One day in Great Yarmouth the circus came to town. Excited crowds gathered on the banks of the River Bure and on the Yarmouth Suspension Bridge. They were there to watch Arthur the clown sail up the river in a washtub pulled by four geese. (The trick being a tow line underwater attached to a rowing boat).
A crowd of four to five people deep, many young children, stood on the bridge. At 5.40pm on 2nd May 1845 one of the eyebars failed. A second eyebar, unable to take the load, failed five minutes later and the deck fell into the water taking most of the crowd with it. Seventy-nine people died of whom fifty-nine were young children.
Yarmouth suspension bridge was completed in 1829. It was designed by Joseph John Scoles who was more of a church builder. When the span was increased from 19 metres to 26 metres, the length of chain was similarly increased in length, but Scoles wasn’t consulted; the towers should also have been increased in height. The chain sagged despite the length of the bridge increasing.
The eyebars (a metal bar with holes at either end used to bolt rods together) were made by a local blacksmith. Scoles used the correct specification for the iron but failed to do any tests. (Unlike Thomas Telford who was very keen on testing). There were also problems with the welding.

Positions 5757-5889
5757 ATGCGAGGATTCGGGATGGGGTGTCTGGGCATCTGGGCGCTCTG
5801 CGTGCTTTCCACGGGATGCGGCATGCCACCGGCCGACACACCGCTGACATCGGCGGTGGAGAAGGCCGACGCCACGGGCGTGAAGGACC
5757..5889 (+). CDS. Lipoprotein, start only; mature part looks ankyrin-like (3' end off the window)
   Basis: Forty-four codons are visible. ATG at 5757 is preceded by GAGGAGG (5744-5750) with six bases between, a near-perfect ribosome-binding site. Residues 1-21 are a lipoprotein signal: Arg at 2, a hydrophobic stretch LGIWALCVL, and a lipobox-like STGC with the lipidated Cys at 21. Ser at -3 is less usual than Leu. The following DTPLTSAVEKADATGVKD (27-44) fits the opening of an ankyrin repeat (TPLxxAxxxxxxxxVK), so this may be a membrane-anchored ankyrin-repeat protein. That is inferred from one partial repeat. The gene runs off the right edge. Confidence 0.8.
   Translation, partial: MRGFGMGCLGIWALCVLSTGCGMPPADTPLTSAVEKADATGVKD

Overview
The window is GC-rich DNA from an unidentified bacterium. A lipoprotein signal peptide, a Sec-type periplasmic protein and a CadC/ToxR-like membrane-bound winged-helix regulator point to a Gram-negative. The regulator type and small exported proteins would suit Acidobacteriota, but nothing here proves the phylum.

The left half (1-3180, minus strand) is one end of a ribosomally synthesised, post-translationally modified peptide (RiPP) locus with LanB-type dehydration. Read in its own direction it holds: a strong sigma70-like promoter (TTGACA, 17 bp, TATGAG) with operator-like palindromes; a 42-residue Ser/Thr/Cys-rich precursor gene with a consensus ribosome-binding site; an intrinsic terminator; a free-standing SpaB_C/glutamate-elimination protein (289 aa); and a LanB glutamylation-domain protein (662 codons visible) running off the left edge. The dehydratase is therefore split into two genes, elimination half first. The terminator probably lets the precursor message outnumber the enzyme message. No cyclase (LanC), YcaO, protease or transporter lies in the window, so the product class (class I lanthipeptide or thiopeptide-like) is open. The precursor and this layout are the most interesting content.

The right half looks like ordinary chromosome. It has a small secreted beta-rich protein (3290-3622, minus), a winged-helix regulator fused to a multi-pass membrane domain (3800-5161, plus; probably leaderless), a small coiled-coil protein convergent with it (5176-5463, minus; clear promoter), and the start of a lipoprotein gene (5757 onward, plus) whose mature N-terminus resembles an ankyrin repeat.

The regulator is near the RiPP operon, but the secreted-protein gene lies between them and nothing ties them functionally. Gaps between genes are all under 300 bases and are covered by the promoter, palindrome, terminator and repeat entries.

In 1832 the bridge had been widened for the width of two carriages and the railings moved to the very edge of a deck. The additional weight was borne by one chain and could not cope with the crowd loading on the day of the circus visit. Previous to the widening the number of people on the bridge could easily be handled. The defective eyebars were ultimately given as a cause of the collapse by the inquest. It was recommended that public bridges be regularly inspected.
There is now a memorial nearby commemorating the loss of life.
I expect we’ve all complained at the time taken to repair structures, when roads are closed for bridge building, the time taken to detour round a river or chasm as the construction drags on. But engineering requires precision for a good reason and materials are tested to destruction to ensure they are fit for purpose. These days bridges are built by a consortium of architects, engineers and builders, and there are surveyors and safety inspections. Let’s hope there are no repeats of the Yarmouth disaster.